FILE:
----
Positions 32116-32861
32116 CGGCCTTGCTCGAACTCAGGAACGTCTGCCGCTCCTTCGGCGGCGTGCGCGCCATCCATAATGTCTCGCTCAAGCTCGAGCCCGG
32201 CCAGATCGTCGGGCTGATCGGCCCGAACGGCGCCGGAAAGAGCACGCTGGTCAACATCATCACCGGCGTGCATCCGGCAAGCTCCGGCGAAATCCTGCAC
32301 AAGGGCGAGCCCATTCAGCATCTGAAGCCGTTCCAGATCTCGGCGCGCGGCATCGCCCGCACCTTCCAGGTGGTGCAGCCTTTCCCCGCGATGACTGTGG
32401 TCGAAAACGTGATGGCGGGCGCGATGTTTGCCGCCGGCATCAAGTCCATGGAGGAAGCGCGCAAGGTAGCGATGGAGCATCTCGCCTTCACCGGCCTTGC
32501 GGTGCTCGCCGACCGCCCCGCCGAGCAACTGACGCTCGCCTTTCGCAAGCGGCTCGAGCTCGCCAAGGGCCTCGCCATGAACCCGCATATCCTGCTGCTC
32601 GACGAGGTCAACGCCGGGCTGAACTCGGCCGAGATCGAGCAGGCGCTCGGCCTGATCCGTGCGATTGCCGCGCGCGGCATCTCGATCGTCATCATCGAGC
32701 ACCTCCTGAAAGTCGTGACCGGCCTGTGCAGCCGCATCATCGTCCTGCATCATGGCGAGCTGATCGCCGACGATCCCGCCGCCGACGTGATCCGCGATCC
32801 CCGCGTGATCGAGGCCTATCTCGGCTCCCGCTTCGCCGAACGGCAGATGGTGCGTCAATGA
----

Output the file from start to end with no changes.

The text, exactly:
Positions 32116-32861
32116 CGGCCTTGCTCGAACTCAGGAACGTCTGCCGCTCCTTCGGCGGCGTGCGCGCCATCCATAATGTCTCGCTCAAGCTCGAGCCCGG
32201 CCAGATCGTCGGGCTGATCGGCCCGAACGGCGCCGGAAAGAGCACGCTGGTCAACATCATCACCGGCGTGCATCCGGCAAGCTCCGGCGAAATCCTGCAC
32301 AAGGGCGAGCCCATTCAGCATCTGAAGCCGTTCCAGATCTCGGCGCGCGGCATCGCCCGCACCTTCCAGGTGGTGCAGCCTTTCCCCGCGATGACTGTGG
32401 TCGAAAACGTGATGGCGGGCGCGATGTTTGCCGCCGGCATCAAGTCCATGGAGGAAGCGCGCAAGGTAGCGATGGAGCATCTCGCCTTCACCGGCCTTGC
32501 GGTGCTCGCCGACCGCCCCGCCGAGCAACTGACGCTCGCCTTTCGCAAGCGGCTCGAGCTCGCCAAGGGCCTCGCCATGAACCCGCATATCCTGCTGCTC
32601 GACGAGGTCAACGCCGGGCTGAACTCGGCCGAGATCGAGCAGGCGCTCGGCCTGATCCGTGCGATTGCCGCGCGCGGCATCTCGATCGTCATCATCGAGC
32701 ACCTCCTGAAAGTCGTGACCGGCCTGTGCAGCCGCATCATCGTCCTGCATCATGGCGAGCTGATCGCCGACGATCCCGCCGCCGACGTGATCCGCGATCC
32801 CCGCGTGATCGAGGCCTATCTCGGCTCCCGCTTCGCCGAACGGCAGATGGTGCGTCAATGA